10. The AR further submitted that in the case of S. Raghuram Reddy relied upon by the Assessing Officer, it was pleaded on behalf of the assessee that the Assessing Officer and CIT(A) erred in holding that possession of land was handed over. It was pleaded that there is no question of handing over possession of the entire land as the developer was entitled only for a percentage of undivided share which cannot not be identified. It was also pleaded that it was not possible to identify which part of the land would go to the developer and which part would belong to the landlord. After considering detailed submissions the ITAT held that in the said case also, only a temporary permission to enter and construct was given to the builder. It was also held that it was also not a case of exchange because as per Sec. 118 of Transfer of Property Act, an exchange presupposes existence of two assets at the same time. It was held that transfer took place only on fulfilment of the terms of contract. It has been held that mere handing over of possession does not amount to transfer. The application of Sec. 2(47)(v) requires “allowing” of the possession of an immovable property to be taken or retained in part performance of a contract of the nature referred to in Sec. 53A of the Transfer of Property Act, 1882 Sec. 53A of the Transfer of Property Act applies where the transferee has, in part performance of the contract taken possession of the property or any part thereof. The ITAT held that signing of all agreement to build or develop cannot be considered a part performance of the contract as contemplated under Sec. 53A of the Transfer of Property Act. The ITAT held in that case that the year of transfer, on the facts and circumstances of the case is to be held as the previous year 1991-92 relevant to the A.Y. 1992-93 i.e., the year in which the builder hands over possession of flats to the owner.
11. The learned AR submitted that in the other case relied on by the Assessing Officer, viz., Smt. Vasavi Pratap Chand v. DCIT (89 ITD 73) (Del), the ITAT rejected the contention of the assessee that land was transferred on the date of collaboration agreement. The Assessing Officer having noticed the decision in the case of S. Raghuram Reddy and Smt. Vasavi Pratap Chand (supra) and having admitted that the facts of the assessee’s case are in pari materia with the facts of the said cases, the Assessing Officer ought to have followed the ratio of the said decisions of the ITAT. The CIT(A) ought to have held that the assessment as made by the Assessing Officer is unsustainable.
12. The AR further submitted that in the case of Dr. Usha Mohandas v. ITO (ITA No. 595/Hyd/2010 dated 12.11.2010) the assessee entered into an agreement of sale-cum-GPA on 7.9.2001 for sale of 5 acres of dry agricultural land for a total consideration of Rs. 60 lakhs. She received a sum of Rs. 1 lakh as advance money. As per the terms of the agreement, the assessee authorised the vendee to carry out such development works as the vendee may deem fit till such time the property sold out in part or in full and till that date the vendor and vendee would in joint possession of the land The possession letter was given on 15-09-2004 which specifically states that the vendee has made full and final payment as per the terms of the agreement dated 7-9-201 and possession of the said dry agricultural land was handed over to the vendee absolutely. The assessee declared capital gain in the A.Y. 2005-06. The ITAT Hyderabad held that merely because the vendor has allowed the vendee to carry out development works, as he deemed fit, on the basis of the agreement dated 7-9-2001, it cannot be said that “transfer” is completion on the date of agreement itself. On the date of agreement, the assessee received only a sum of Rs. l lakh as advance money out of the total consideration of Rs. 60 lakhs and the balance consideration of Rs. 59 lakhs was agreed to be paid within two years from the date of entering into the agreement and handing over absolute possession was also linked to the full and final settlement of the consideration as per the agreement. On the date of agreement, absolute possession was not handed over to the vendee to the exclusion of the assessee vendor. What was given by the assessee vendor at the time of entering into the agreement to the vendee is only a permissive possession, to the limited extent enabling the vendee to carry out development works as he deemed fit so as to make the land saleable one either in its entirety or in parts. On the facts of the case, the ITAT held that it had no hesitation in holding that “transfer” took place on 15-09-2004 when absolute possession was handed over by the assessee to the vendee upon receiving full and final payment of consideration as per the terms of the agreement and consequently, the assessee is liable to capital gains tax only in the assessment year 2005-06.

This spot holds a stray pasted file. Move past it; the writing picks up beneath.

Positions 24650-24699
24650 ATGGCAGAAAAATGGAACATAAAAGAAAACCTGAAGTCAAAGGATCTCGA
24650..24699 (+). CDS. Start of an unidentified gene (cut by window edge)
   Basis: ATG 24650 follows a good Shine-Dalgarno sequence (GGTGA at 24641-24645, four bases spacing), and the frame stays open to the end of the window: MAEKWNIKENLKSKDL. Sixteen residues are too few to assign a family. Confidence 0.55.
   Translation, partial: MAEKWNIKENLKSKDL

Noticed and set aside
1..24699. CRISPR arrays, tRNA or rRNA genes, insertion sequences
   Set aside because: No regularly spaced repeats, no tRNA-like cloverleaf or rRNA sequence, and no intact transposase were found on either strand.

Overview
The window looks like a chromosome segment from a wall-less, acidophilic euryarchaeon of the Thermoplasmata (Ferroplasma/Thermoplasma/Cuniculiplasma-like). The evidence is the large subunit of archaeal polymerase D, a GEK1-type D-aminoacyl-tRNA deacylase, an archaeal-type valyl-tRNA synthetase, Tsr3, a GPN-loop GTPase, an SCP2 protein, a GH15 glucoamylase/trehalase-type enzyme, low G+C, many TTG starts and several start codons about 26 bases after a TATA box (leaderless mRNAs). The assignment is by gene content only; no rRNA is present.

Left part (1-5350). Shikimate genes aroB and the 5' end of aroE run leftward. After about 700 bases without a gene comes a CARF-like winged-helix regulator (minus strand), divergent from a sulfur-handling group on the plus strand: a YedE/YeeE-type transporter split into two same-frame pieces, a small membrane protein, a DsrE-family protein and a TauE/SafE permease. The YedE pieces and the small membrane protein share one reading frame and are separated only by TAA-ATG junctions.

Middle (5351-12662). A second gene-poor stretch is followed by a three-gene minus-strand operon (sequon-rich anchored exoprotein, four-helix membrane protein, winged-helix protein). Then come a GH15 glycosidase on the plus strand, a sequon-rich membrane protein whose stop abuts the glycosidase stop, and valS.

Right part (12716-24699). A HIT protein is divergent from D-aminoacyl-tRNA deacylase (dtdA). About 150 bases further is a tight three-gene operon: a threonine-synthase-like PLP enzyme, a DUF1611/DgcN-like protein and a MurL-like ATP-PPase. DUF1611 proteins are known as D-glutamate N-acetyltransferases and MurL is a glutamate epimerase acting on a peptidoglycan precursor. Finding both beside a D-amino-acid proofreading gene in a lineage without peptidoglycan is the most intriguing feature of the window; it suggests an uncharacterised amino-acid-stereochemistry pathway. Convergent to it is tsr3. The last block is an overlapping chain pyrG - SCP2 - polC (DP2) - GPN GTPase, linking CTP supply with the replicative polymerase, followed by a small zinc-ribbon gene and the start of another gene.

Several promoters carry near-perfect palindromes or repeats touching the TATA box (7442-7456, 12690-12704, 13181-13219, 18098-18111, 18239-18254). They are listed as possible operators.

13. The AR submitted that the assessee and the vendor have specifically agreed, as per clause 11 of the JDA, that the making available of the property to the developer shall not be construed as delivery of possession. It is also submitted that the assessee has not received any advance or part payment consequent to the entering of joint development agreement. It is submitted that on the facts of the assessee’s case, the ratio of the decision of the ITAT in the case of Dr, Usha Mohandas (supra) applies to the assessee’s case. Consequently the order of the CIT(A) upholding the assessment of capital gain in the A.Y. 2007-08 is erroneous and the assessment may be directed to be quashed.